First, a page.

Savant syndrome (also known as autistic savant) is a condition in which a person with a developmental disability demonstrates profound and prodigious capacities or abilities far in excess of what would be considered normal. People with savant syndrome may have neurodevelopmental disorders, notably autism spectrum disorders, or brain injuries. The most dramatic examples of savant syndrome occur in individuals who score very low on IQ tests, while demonstrating exceptional skills or brilliance in specific areas, such as rapid calculation (hypercalculia), art, memory, or musical ability. Although termed a syndrome, it is not recognized as a mental disorder nor as part of a mental disorder in medical manuals such as the ICD-10 or the DSM-5.
Another form of savant syndrome is acquired savant syndrome, in which a person acquires prodigious capabilities or skills following dementia, a head injury or concussion, epilepsy or other disturbances. This syndrome is more rare, with a study by Darold Treffert in 2010 showing that in a registry of 319 known savants, only 32 had acquired savant syndrome.
Signs and symptoms
Savant skills are usually found in one or more of five major areas: art, memory, musical abilities, arithmetic, and spatial skills. The most common kind of savants are calendrical savants, "human calendars" who can calculate the day of the week for any given date with speed and accuracy, or recall personal memories from any given date. Advanced memory is the key "superpower" in savant abilities.
Approximately half of savants are autistic; the other half often have some form of central nervous system injury or disease. It is estimated that 10% of those with autism have some form of savant abilities.
No widely accepted cognitive theory explains savants' combination of talent and deficit. It has been suggested that individuals with autism are biased towards detail-focused processing and that this cognitive style predisposes individuals either with or without autism to savant talents. Another hypothesis is that savants hyper-systemize, thereby giving an impression of talent. Hyper-systemizing is an extreme state in the empathizing–systemizing theory that classifies people based on their skills in empathizing with others versus systemizing facts about the external world. Also, the attention to detail of savants is a consequence of enhanced perception or sensory hypersensitivity in these unique individuals. It has also been confirmed that some savants operate by directly accessing low-level, less-processed information that exists in all human brains that is not normally available to conscious awareness.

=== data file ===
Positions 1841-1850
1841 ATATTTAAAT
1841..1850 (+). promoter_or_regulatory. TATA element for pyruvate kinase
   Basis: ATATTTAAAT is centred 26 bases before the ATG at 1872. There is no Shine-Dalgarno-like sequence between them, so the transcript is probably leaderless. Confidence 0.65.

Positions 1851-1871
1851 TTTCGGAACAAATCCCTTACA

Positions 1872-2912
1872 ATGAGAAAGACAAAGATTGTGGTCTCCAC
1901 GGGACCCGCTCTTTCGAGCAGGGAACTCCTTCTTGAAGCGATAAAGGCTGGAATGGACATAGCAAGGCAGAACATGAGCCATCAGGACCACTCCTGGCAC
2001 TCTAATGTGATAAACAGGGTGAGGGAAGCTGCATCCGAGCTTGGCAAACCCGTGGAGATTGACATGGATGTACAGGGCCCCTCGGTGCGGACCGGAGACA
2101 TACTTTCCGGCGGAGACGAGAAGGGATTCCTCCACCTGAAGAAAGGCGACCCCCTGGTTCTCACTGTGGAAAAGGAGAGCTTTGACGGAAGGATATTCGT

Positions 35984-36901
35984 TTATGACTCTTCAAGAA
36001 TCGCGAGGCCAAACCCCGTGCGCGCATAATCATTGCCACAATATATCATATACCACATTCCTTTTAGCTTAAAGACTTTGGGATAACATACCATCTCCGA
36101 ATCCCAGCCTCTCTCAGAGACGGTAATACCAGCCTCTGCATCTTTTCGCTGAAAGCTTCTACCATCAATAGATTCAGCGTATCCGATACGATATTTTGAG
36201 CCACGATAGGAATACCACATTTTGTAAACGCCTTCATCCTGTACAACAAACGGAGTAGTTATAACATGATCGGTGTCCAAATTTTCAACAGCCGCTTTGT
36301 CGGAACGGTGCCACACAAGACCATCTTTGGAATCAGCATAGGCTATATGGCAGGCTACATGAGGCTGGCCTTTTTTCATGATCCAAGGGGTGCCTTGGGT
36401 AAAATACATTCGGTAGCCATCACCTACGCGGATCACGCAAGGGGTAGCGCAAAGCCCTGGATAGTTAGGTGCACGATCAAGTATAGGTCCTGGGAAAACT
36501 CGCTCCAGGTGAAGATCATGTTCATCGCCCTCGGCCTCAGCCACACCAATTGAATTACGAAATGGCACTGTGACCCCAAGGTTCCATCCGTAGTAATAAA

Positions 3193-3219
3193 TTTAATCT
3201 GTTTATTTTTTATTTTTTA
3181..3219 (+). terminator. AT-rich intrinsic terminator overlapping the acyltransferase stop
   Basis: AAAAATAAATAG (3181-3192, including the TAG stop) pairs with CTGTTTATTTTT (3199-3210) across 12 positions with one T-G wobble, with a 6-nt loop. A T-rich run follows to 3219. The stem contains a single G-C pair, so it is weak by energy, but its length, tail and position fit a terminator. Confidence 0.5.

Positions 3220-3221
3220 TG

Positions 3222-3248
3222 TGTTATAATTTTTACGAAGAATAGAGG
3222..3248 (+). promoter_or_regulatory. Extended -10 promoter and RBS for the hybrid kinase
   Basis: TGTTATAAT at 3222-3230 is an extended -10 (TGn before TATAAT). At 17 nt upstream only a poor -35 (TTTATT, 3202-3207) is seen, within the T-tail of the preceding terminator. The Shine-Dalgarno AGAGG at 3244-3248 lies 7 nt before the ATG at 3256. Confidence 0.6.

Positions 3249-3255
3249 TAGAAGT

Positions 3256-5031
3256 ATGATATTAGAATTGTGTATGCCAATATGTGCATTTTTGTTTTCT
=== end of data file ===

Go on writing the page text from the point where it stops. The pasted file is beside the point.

Savant syndrome results from damage to the left anterior temporal lobe, an area of the brain key in processing sensory input, recognizing objects and forming visual memories. Savant syndrome has been artificially replicated using transcranial magnetic stimulation to temporarily disable this area of the brain.
There are no objectively definitive statistics about how many people have savant skills. The estimates range from "exceedingly rare" to one in ten people with autism having savant skills in varying degrees. A 2009 British study of 137 parents of autistic children found that 28% believe their children met the criteria for a savant skill, defined as a skill or power "at a level that would be unusual even for 'normal' people". As many as 50 cases of sudden or acquired savant syndrome have been reported.
The term idiot savant (French for "savant idiot") was first used to describe the condition in 1887 by John Langdon Down, who is known for his description of Down syndrome. The term idiot savant was later described as a misnomer because not all reported cases fit the definition of idiot, originally used for a person with a very severe intellectual disability. The term autistic savant was also used as a description for the disorder. Like idiot savant, the term came to be considered a misnomer because only half of those who were diagnosed with savant syndrome were autistic. Upon realization of the need for accuracy of diagnosis and dignity towards the individual, the term savant syndrome became widely accepted terminology.
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